A few weeks ago, I got off of the fishing boat that I work on around 4:00AM after we had several hours worth of hydraulic trouble. Since we had no hydraulics, and thus no refrigeration, I got several loads of ice for the fish. We were both zipping back and forth, toting ice. By the end we got a little rowdy. Somebody burned out, I did an e-brake slide(I realize that this isn't the best auto for this).
Could this cause my troubles with the rear brakes locking. In my (somewhat) younger days I have use the e-brake to great success in many vehicles. Is the 720 somehow different.
Could this cause have caused my lock-up problem?

Bedtime.
Byron

82 Datsun 720 KC SD22

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asavage
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#13

Post by asavage » 13 years ago

I used to commute across the Clinton-Mukilteo ferry to go to school in Everett. I kept various beaters on the Mukilteo side, and would walk across. You couldn't keep a decent car there because of vandalism.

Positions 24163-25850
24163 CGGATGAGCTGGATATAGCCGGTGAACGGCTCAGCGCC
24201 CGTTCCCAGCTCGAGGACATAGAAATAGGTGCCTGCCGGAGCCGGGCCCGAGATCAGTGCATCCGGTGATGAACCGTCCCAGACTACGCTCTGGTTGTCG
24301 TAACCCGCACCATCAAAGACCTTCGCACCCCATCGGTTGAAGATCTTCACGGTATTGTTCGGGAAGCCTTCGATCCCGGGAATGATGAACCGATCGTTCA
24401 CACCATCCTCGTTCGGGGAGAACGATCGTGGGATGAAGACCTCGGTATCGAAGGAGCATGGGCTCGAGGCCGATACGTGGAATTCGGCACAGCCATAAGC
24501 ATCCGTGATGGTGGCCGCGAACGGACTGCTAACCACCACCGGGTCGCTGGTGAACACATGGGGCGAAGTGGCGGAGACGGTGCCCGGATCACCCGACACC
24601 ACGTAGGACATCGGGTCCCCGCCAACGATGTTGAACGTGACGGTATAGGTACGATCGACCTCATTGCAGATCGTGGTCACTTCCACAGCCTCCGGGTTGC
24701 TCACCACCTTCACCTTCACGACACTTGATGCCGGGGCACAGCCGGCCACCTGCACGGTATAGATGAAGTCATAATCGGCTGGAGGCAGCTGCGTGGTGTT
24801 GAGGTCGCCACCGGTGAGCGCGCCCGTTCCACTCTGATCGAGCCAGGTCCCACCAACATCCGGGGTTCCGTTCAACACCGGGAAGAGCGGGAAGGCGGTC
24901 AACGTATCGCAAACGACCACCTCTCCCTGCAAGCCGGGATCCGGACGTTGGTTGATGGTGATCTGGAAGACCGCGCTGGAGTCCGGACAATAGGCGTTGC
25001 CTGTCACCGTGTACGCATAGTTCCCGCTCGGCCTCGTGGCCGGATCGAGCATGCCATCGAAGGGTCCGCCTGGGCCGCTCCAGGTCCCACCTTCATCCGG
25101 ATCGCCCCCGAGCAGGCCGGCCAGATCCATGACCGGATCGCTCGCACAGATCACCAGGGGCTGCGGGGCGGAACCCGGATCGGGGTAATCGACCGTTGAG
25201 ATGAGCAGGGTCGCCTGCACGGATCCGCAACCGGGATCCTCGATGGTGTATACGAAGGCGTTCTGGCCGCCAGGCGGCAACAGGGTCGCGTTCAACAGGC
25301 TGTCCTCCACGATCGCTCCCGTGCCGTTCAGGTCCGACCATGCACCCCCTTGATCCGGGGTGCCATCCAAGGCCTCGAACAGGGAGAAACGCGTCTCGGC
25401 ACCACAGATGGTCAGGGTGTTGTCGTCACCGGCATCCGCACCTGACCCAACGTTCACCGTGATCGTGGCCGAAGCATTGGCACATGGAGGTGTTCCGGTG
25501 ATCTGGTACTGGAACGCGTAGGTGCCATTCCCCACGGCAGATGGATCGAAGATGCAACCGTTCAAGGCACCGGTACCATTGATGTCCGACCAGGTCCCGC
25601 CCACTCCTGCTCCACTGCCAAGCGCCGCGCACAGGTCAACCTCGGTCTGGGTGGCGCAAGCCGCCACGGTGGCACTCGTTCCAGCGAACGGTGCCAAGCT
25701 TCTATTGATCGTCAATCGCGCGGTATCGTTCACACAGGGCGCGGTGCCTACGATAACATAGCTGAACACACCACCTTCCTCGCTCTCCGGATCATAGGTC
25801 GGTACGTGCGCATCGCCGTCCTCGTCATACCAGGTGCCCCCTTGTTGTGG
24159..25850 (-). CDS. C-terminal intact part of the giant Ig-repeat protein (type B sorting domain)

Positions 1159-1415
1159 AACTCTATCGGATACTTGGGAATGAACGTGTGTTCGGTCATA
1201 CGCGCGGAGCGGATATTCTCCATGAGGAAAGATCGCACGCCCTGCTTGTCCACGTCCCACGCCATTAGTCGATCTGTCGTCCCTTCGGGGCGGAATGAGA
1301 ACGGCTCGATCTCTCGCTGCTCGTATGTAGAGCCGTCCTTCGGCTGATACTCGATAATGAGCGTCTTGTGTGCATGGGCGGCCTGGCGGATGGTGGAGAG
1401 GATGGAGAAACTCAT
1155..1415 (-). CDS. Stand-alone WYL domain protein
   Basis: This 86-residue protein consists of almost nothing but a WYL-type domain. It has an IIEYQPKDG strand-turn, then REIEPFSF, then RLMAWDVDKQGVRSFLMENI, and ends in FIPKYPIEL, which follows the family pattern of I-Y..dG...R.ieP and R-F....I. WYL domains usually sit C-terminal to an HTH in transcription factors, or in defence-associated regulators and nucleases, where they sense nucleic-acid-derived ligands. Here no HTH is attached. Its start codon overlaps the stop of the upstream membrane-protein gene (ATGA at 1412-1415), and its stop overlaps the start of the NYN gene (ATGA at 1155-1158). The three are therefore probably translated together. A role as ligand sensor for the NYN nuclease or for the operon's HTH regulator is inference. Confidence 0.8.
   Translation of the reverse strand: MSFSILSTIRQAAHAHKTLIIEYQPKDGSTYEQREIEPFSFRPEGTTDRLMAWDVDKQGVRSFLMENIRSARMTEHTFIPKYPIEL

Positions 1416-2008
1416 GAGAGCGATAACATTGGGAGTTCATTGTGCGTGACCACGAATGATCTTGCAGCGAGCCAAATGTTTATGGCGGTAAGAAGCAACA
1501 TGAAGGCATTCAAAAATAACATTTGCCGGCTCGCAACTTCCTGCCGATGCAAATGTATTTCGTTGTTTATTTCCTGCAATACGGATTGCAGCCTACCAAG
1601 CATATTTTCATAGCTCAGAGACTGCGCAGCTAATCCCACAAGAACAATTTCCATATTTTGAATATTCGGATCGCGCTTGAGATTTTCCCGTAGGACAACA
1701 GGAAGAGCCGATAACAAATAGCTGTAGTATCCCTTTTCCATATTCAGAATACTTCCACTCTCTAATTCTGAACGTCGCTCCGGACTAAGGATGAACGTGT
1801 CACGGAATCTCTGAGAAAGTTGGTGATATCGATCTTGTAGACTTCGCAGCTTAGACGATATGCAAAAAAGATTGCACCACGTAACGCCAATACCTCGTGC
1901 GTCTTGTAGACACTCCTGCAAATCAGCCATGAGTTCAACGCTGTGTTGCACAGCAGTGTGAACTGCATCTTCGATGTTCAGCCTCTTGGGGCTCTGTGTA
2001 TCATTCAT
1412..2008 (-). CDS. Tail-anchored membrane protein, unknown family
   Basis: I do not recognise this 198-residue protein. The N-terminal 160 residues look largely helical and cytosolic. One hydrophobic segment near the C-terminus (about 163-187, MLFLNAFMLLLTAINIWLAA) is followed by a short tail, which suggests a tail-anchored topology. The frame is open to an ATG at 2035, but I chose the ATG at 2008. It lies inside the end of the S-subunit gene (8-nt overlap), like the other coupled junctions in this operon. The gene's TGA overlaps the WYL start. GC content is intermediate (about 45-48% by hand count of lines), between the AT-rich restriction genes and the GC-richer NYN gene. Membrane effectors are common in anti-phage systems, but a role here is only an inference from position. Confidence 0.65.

One of the cars was a '66 VW Beetle, a very rusty car. So rusty was the A pillar that there was no place for the door's lower hinge to mount.

Anyway.

Inevitably, I'd be running late coming home to catch the ferry back to the island, and I had to park nose pointed in the reverse direction to the way I'd pull up. In wet weather, I'd shortcut turning the Bug around: while still travelling at 20 MPH, I'd crank the wheel slightly left while yanking on the park brake lever. Rear wheels lock, rear would do a perfect 180, pull forward into park spot.

After several of those "turns", the brakes began acting odd. Pulled rear drums (a LOT harder on old Bugs than on our 720s) and found bent brake shoes on both sides.

Summary: if you have brake problems, and if you're going to keep the truck, go through the brakes . You're likely to find several things that need attention, not just the one frozen adjuster.